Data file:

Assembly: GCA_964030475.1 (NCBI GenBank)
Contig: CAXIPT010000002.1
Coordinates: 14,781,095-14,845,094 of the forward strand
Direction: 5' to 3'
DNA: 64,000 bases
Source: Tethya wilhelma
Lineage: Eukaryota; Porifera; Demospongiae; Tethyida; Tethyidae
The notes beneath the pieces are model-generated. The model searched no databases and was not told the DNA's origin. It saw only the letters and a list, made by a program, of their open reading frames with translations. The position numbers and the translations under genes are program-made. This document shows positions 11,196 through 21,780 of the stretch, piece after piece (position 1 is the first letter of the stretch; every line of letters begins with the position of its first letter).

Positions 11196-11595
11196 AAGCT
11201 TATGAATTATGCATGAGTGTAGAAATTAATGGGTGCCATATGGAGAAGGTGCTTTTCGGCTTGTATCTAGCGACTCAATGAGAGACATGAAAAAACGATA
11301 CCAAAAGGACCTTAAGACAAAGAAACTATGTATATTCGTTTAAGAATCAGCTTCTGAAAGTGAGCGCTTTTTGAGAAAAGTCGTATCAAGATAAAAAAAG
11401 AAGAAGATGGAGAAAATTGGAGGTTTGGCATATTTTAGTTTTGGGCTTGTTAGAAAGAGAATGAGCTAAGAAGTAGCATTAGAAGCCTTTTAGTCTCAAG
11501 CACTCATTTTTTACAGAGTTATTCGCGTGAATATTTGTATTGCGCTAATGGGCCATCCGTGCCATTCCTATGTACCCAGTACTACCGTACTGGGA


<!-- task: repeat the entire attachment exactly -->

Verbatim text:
Assembly: GCA_964030475.1 (NCBI GenBank)
Contig: CAXIPT010000002.1
Coordinates: 14,781,095-14,845,094 of the forward strand
Direction: 5' to 3'
DNA: 64,000 bases
Source: Tethya wilhelma
Lineage: Eukaryota; Porifera; Demospongiae; Tethyida; Tethyidae
The notes beneath the pieces are model-generated. The model searched no databases and was not told the DNA's origin. It saw only the letters and a list, made by a program, of their open reading frames with translations. The position numbers and the translations under genes are program-made. This document shows positions 11,196 through 21,780 of the stretch, piece after piece (position 1 is the first letter of the stretch; every line of letters begins with the position of its first letter).

Positions 11196-11595
11196 AAGCT
11201 TATGAATTATGCATGAGTGTAGAAATTAATGGGTGCCATATGGAGAAGGTGCTTTTCGGCTTGTATCTAGCGACTCAATGAGAGACATGAAAAAACGATA
11301 CCAAAAGGACCTTAAGACAAAGAAACTATGTATATTCGTTTAAGAATCAGCTTCTGAAAGTGAGCGCTTTTTGAGAAAAGTCGTATCAAGATAAAAAAAG
11401 AAGAAGATGGAGAAAATTGGAGGTTTGGCATATTTTAGTTTTGGGCTTGTTAGAAAGAGAATGAGCTAAGAAGTAGCATTAGAAGCCTTTTAGTCTCAAG
11501 CACTCATTTTTTACAGAGTTATTCGCGTGAATATTTGTATTGCGCTAATGGGCCATCCGTGCCATTCCTATGTACCCAGTACTACCGTACTGGGA